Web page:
All models, with the exception of the entry level GX2, come with seven seats as standard and the rearmost pair are surprisingly useful and very easy to fold up and down. They are easily capable of seating a child even when the middle row is occupied with adults. When the back two seats aren’t in use they fold flat into the boot floor, giving a sizeable 591 litres of load space. The load deck is flat, but it is quite high for loading heavy items.

Mitsubishi supplies a flimsy, annoyingly tricky-to-use load cover but when not in use, it does stow neatly under the boot floor. For those who carry large items the middle row folds completely flat, giving a usefully large 913 litres in seven-seater models or 1022 litres in five-seat GX2 versions.  It’s a bit of a fiddle to drop the seats flat first time around, but once you figure it out it's not a problem.

Standard equipment is good enough. Entry level models get an audio system with aux/USB-in, along with cruise control, electric windows, keyless entry and climate control. Moving to a higher trim level adds extras like satellite navigation, leather upholstery, heated seats, a power tailgate and a reversing camera.

Standard Equipment:

GX2 models come with lockable all-wheel drive, five seats, 16-inch steel wheels, daytime running lights, keyless entry, iPod/USB/AUX connection, six-speaker audio system, climate control and electric windows.

GX3 trim adds additional row of two, fold out seats, plus 18-inch alloy wheels, rear privacy glass, folding, heated door mirrors, auto wipers, Bluetooth, leather gearknob and steering wheel, dua-zone climate control, underfloor storage in boot and parking sensors.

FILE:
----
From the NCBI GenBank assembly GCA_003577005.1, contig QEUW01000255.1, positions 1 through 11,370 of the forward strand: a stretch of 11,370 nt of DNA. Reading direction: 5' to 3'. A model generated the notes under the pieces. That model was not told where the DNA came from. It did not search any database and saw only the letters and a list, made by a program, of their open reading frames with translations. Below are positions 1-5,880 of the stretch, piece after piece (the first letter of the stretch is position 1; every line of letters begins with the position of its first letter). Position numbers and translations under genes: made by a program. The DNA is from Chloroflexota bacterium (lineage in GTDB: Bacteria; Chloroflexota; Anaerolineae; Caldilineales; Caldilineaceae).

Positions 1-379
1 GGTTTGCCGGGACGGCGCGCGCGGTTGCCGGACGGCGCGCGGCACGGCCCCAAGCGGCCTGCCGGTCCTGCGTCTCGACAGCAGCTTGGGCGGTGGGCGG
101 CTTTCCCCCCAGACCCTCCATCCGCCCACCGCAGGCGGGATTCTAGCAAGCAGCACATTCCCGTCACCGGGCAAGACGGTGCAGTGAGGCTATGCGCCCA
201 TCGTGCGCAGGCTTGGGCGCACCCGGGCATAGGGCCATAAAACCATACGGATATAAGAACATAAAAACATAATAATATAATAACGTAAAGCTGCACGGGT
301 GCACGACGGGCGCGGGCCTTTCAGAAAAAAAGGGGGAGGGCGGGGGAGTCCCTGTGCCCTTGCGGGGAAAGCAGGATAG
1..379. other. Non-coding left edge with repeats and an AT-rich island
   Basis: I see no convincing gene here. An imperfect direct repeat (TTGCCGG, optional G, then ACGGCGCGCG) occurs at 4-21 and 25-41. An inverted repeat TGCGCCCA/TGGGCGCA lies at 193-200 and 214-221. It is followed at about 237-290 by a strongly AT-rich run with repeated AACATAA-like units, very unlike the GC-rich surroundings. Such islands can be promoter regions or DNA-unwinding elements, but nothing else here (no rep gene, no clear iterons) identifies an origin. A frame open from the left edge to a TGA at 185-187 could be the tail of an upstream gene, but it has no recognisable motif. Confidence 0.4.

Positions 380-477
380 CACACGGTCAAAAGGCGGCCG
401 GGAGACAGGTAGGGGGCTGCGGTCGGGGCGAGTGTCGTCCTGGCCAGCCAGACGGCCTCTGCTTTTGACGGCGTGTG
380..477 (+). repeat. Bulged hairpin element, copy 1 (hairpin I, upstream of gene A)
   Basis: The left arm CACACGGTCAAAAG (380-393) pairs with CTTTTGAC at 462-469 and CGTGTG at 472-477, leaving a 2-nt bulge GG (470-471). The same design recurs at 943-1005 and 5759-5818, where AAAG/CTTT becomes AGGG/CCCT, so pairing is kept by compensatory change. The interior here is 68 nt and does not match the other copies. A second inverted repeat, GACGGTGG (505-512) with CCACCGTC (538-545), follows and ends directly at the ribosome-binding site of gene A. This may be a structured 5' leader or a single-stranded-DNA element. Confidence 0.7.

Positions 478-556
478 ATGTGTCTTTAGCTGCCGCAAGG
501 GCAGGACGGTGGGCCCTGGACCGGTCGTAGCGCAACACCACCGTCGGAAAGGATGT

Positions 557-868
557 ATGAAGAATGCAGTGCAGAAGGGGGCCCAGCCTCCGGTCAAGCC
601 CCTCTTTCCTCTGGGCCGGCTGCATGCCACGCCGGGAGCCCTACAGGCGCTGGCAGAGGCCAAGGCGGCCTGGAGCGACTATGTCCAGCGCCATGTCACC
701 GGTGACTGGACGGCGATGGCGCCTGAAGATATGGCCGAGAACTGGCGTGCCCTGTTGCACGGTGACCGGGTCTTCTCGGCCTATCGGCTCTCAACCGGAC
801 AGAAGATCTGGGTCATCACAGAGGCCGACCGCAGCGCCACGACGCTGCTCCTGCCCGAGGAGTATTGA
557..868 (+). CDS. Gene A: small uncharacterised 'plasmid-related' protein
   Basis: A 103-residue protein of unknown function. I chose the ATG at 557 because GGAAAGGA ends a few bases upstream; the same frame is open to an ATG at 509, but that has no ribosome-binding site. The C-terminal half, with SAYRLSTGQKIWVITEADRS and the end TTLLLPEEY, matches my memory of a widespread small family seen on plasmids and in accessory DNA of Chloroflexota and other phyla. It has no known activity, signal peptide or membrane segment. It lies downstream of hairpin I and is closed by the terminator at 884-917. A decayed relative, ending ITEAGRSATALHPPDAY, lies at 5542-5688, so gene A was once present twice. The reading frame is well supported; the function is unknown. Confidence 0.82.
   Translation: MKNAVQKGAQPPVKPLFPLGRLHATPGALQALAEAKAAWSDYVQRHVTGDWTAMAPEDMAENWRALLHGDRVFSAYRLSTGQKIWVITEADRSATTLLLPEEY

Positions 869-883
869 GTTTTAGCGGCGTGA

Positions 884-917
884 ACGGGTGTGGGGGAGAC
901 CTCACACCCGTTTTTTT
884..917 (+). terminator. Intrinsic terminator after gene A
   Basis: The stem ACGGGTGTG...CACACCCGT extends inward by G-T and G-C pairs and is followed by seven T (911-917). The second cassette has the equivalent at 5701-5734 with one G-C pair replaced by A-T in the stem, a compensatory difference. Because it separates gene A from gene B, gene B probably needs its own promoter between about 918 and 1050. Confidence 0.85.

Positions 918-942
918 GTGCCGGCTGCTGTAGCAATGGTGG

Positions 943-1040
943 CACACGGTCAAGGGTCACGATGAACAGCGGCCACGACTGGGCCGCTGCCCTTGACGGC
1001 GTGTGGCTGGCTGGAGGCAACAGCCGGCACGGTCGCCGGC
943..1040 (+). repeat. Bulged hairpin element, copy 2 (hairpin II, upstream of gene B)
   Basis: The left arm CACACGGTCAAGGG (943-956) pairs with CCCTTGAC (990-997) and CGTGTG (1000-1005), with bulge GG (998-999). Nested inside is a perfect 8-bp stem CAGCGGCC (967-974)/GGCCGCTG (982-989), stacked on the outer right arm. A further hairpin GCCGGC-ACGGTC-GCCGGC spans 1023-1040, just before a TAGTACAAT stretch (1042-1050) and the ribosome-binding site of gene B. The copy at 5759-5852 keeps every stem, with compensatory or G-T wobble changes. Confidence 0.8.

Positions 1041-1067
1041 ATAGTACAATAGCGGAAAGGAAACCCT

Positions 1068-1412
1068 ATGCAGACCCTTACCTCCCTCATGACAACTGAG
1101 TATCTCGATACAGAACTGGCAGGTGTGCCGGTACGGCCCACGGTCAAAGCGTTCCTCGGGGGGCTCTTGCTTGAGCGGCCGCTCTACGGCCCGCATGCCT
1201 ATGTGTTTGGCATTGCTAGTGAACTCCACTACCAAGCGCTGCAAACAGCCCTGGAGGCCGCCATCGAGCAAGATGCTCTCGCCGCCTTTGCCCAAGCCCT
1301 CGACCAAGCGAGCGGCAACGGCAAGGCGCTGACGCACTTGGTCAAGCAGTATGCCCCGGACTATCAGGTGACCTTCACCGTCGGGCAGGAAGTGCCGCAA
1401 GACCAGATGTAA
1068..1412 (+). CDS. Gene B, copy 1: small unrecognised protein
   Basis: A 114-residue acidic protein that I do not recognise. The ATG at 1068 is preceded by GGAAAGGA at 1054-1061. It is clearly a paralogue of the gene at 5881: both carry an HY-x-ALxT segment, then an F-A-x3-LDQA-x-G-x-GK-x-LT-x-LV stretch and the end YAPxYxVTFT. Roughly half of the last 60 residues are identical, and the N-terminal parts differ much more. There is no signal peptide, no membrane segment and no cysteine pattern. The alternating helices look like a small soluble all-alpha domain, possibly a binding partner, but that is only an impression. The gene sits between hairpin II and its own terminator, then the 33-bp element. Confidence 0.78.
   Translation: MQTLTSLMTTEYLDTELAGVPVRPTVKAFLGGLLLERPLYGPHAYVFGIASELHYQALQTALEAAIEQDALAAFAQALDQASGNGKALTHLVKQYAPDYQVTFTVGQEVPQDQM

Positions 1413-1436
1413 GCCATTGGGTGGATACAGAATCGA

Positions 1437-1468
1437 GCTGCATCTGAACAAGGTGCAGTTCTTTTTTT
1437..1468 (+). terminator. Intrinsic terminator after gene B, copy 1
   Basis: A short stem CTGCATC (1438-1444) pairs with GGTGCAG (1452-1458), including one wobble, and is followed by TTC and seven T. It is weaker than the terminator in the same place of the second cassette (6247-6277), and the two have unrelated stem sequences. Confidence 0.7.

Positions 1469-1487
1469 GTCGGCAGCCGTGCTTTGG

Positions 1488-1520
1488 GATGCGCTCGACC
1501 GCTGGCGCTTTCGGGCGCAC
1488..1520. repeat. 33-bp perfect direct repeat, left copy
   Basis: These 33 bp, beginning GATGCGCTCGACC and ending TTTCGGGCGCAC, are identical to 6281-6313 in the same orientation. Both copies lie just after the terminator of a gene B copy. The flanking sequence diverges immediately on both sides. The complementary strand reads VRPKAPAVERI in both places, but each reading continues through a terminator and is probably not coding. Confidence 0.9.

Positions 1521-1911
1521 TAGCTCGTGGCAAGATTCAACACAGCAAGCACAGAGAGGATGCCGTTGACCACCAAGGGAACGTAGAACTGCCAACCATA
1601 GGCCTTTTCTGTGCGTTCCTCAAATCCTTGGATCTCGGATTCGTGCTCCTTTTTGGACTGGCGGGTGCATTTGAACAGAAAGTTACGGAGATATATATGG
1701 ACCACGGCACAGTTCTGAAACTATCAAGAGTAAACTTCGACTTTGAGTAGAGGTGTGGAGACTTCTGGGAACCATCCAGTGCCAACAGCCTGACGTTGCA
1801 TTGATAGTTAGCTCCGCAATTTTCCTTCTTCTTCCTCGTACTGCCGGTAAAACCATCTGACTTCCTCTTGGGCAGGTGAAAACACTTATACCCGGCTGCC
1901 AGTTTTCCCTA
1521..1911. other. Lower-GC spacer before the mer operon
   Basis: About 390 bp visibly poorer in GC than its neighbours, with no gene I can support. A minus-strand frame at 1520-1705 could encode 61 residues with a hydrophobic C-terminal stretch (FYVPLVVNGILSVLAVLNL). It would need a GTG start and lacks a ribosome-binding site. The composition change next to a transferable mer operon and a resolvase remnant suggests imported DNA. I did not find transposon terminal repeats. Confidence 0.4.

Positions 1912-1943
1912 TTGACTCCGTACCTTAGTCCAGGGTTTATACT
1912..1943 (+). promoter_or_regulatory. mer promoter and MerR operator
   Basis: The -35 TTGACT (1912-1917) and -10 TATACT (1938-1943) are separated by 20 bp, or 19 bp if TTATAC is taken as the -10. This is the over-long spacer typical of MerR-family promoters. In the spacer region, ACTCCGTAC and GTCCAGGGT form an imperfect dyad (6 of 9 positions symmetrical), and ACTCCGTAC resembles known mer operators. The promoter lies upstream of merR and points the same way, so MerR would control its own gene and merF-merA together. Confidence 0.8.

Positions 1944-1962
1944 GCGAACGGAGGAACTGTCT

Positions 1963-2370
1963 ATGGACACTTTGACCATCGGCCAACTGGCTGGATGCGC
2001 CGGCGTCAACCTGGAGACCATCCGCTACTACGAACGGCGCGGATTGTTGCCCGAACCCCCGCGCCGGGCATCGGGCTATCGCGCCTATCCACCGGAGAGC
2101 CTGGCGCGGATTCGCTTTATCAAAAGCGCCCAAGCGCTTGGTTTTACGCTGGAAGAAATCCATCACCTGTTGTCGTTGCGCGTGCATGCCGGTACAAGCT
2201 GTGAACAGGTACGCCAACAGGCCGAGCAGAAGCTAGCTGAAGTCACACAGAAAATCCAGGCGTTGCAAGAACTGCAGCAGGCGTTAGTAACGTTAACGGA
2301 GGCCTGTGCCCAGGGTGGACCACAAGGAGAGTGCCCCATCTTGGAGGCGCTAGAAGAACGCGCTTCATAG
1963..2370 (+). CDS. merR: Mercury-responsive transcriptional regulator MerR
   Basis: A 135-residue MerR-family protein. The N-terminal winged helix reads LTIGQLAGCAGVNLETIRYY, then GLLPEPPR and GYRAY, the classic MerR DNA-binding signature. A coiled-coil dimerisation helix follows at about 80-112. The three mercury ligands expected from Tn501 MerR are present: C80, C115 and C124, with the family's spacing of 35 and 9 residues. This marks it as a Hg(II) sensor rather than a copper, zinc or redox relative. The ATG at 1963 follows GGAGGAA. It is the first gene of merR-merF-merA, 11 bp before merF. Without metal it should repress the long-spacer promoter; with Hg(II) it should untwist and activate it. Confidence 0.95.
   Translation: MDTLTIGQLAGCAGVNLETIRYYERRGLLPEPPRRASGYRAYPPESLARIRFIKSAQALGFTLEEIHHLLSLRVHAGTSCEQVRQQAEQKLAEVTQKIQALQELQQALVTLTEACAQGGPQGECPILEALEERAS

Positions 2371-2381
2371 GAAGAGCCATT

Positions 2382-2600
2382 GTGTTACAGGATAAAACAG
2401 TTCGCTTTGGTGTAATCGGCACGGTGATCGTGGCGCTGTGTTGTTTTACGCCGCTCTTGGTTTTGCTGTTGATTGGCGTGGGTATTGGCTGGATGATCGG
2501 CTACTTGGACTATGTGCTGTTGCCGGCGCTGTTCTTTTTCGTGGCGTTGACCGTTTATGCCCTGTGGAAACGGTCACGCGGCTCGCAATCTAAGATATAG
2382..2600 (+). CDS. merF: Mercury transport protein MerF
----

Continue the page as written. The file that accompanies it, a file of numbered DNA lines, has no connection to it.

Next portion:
GX5 adds a sunroof, reversing camera, electrically operated tailgate, keyless start, HiD lights with washers, DAB radio, satellite navigation, leather seat trim, electrically adjustable driver’s seat and heated front seats.

Child seats that fit a Mitsubishi Outlander (2012)

Our unique Car Seat Chooser shows you which child car seats will fit this car and which seat positions that they will fit, so that you don't have to check every car seat manufacturer's website for compatibility.

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What's the Mitsubishi Outlander (2012) like to drive?

The Mitsubishi Outlander is available as a PHEV plug-in hybrid which is covered in its own review. The only other engine offered is a 2.2-litre diesel with 149PS. Peak torque is 380Nm and it comes it nice and low down the rev range at 1750rpm, making the Outlander a flexible and easy-to-drive car.

The power is delivered smoothly and the gear change is slick and precise. The automatic option is reasonably smooth although it can hang on to gears a little when accelerating hard. But it’s a smart transmission, adapting to your driving style over time and changing shift patterns to suit.  Once up to speed it’s easy to amble along without too much effort thanks to the torque output, so for A-roads and motorways the Outlander is ideal.

The Outlander feels quite heavy though despite its light power steering. Indeed there is a noticeable amount of body roll, although that doesn’t translate to a lack of grip. The Outlander is safe, planted and secure and all models come with all-wheel drive, which helpa in wet weather or snow. It's also capable in tougher off-road situations thanks to a low-range gearbox setting and selectable differential lock. Paired with a braked tow-weight rating of 2000kg that makes the Outlander a good choice of tow car, whether for horse boxes, caravans or trailers.